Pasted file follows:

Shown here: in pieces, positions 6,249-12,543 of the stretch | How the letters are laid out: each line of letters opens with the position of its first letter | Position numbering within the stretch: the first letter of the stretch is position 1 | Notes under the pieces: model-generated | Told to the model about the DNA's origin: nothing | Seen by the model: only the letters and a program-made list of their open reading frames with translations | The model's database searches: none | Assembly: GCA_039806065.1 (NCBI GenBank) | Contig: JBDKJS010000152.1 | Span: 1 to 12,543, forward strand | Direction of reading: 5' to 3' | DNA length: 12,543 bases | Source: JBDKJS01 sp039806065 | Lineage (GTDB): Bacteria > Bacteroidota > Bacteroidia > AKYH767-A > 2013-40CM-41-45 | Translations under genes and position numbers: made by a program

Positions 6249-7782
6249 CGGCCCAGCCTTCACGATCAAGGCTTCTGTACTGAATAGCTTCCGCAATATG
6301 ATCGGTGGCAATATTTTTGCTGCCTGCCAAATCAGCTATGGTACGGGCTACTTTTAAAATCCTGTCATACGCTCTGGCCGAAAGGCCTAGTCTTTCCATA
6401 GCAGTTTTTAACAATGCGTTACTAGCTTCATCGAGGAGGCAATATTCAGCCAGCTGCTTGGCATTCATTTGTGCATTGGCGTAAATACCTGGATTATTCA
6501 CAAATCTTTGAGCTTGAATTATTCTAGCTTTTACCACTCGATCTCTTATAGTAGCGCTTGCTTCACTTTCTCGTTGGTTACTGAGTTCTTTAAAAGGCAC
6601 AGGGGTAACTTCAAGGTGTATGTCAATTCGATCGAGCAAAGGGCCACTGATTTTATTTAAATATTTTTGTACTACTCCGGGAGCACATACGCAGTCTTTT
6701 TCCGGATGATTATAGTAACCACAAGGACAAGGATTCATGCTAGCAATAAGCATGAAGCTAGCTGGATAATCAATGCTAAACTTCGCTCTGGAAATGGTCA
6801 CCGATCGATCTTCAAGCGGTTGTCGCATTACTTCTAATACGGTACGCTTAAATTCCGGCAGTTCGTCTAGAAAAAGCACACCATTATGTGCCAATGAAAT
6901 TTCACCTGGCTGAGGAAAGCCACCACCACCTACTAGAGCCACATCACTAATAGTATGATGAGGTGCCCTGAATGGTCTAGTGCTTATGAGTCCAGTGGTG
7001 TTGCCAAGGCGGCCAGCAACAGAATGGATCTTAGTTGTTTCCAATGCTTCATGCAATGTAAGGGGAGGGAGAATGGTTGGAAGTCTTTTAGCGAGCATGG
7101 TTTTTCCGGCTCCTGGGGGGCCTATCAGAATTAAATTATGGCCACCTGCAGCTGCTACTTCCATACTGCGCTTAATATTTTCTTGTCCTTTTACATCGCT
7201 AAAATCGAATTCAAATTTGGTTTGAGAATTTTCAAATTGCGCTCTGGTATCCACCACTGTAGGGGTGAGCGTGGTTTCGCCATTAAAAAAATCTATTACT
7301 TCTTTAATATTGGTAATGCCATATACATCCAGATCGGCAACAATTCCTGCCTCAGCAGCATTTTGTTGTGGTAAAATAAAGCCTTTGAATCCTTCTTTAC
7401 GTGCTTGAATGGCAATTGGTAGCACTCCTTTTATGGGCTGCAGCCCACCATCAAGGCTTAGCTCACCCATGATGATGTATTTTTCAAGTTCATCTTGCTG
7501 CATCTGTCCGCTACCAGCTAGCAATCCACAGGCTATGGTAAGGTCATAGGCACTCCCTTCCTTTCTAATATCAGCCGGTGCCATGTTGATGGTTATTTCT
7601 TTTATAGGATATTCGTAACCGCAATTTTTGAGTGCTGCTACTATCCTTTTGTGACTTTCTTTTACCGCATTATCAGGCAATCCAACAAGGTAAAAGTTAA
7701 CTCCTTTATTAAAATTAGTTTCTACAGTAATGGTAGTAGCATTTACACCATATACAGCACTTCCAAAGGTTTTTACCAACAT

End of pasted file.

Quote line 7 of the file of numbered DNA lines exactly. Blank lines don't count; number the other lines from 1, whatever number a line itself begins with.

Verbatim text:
6601 AGGGGTAACTTCAAGGTGTATGTCAATTCGATCGAGCAAAGGGCCACTGATTTTATTTAAATATTTTTGTACTACTCCGGGAGCACATACGCAGTCTTTT